Compressing VM Exports

From Xen

Note: this has been implemented and is documented in the XenAPI reference

Compressing VM exports


There are two kinds of VM exports in XCP:

  1. metadata only
  2. full VM: metadata plus disk blocks

An export is a tar format archive where the metadata is always the first file and has name "ova.xml". The metadata is stored in XML format and includes a bunch of existing version numbers:


The CLI commands involved are:

 xe vm-export vm=... filename=...
 xe vm-import filename=...

Exports and imports can also be processed by HTTP GET and PUT.

Problem statement

The "full VM" exports can be very large since they contain raw disk blocks. Their size makes them difficult to store and distribute over the network.


The disk blocks in a "full VM" export often contain very little user data and compress very well with gzip. I propose to:

  1. add a --compress option to the CLI which will cause VM exports to be compressed via gzip
  2. on import, auto-detect whether a VM requires decompression and decompress it first.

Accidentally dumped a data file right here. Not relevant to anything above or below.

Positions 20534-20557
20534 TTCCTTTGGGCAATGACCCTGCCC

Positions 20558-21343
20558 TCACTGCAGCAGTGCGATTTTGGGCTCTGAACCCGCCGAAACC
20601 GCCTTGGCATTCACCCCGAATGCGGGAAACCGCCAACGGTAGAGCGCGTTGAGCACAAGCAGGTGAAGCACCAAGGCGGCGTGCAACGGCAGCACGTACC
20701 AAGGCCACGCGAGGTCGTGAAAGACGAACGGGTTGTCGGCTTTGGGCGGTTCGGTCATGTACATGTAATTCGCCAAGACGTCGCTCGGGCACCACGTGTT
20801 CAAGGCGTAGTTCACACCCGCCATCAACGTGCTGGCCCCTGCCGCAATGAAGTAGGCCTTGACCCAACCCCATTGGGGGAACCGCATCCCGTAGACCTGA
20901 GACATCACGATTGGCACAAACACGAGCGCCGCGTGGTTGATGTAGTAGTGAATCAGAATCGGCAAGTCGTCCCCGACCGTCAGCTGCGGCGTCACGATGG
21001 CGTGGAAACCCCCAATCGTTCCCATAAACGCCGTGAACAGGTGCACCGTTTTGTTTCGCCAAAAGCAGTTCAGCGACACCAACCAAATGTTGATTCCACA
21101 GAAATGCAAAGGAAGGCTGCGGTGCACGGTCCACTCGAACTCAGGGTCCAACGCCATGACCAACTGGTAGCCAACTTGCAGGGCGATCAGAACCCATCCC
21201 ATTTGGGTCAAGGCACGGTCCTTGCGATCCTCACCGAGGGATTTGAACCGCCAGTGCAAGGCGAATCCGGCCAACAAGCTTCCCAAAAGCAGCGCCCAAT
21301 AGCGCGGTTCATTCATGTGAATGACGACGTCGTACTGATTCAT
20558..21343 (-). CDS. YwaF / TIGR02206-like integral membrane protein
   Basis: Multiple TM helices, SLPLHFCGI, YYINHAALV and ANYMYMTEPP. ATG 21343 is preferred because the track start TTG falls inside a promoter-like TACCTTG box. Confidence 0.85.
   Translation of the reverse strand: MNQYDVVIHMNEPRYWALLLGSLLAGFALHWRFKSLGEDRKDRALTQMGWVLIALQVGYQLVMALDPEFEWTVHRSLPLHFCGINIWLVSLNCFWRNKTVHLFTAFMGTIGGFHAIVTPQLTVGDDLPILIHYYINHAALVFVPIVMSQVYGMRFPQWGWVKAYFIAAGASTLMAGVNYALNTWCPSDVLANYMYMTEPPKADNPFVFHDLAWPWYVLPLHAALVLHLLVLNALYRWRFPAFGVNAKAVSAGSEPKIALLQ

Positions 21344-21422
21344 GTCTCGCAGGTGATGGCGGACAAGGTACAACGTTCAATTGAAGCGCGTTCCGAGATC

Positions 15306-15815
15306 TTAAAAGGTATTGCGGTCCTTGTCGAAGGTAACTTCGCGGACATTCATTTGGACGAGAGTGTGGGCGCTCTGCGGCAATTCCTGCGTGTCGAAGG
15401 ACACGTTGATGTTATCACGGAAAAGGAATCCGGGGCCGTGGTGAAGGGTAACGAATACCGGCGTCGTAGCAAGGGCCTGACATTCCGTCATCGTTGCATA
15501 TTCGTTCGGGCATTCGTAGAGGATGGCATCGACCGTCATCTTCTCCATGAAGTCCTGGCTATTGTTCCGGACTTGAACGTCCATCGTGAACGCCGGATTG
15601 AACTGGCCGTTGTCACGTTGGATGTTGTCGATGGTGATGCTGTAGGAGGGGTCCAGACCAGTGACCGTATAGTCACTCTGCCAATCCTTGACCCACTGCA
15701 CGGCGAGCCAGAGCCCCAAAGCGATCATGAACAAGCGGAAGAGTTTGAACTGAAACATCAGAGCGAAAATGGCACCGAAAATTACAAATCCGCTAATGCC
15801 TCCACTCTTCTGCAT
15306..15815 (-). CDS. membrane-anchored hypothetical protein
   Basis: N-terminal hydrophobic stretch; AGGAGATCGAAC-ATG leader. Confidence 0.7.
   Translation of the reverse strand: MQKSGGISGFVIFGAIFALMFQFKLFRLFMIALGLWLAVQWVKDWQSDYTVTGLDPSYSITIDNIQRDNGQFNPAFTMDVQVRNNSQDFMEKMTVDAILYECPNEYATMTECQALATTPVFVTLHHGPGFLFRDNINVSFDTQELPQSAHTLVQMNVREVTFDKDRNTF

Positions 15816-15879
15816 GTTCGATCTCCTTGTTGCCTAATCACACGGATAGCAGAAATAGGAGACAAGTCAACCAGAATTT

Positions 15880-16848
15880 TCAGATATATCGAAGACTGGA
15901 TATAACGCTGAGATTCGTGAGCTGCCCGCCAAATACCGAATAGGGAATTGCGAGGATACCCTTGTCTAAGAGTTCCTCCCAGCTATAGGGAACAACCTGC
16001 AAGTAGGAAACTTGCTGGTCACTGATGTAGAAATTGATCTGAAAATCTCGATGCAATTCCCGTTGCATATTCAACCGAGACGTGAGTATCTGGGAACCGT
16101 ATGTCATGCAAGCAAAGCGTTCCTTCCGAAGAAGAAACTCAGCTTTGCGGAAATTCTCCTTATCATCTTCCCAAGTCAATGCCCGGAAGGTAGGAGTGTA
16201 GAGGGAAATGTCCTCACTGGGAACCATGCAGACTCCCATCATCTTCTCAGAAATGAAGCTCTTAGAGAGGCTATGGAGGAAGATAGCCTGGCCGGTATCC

Auto-detection algorithm


  1. Read the first 512 bytes (a tar header length)
  2. Check if the tar header is well-formed and refers to an ova.xml file
    1. f so: consider as uncompressed
    2. If not: open a pipe to zcat, in a background thread write the first 512 bytes and then the rest of the file. Read from the output of zcat and look for a tar header

Version number discussion

The export format has two layers:

  1. the outermost ("envelope"?) layer which currently contains: tar with an xml file containing version numbers
  2. the innermost ("payload"?) layer which currently contains: the rest of the VM metadata and optional disk blocks

The changes anticipated in the future all concern the "innermost" layer and hence are covered by the existing version numbers. For example I anticipate

  1. adding new VM metadata
  2. changing the disk block format e.g. to vhd

Adding another version number to cover the outermost layer seems like overkill because:

  1. it is simple enough to tell the difference between tar and tar.gz automatically
  2. no future changes to this layer are anticipated
  3. if we change the outermost layer then we'll simply extend the auto-detect code.


Old (uncompressed) exports will continue to import on new servers, thanks to the auto-detection.

New compressed exports will not import on old hosts. They will fail with a generic "IMPORT_ERROR" exception (probably containing the text 'Failure "int_of_string"'). A simple workaround is to uncompress the file first and then import it.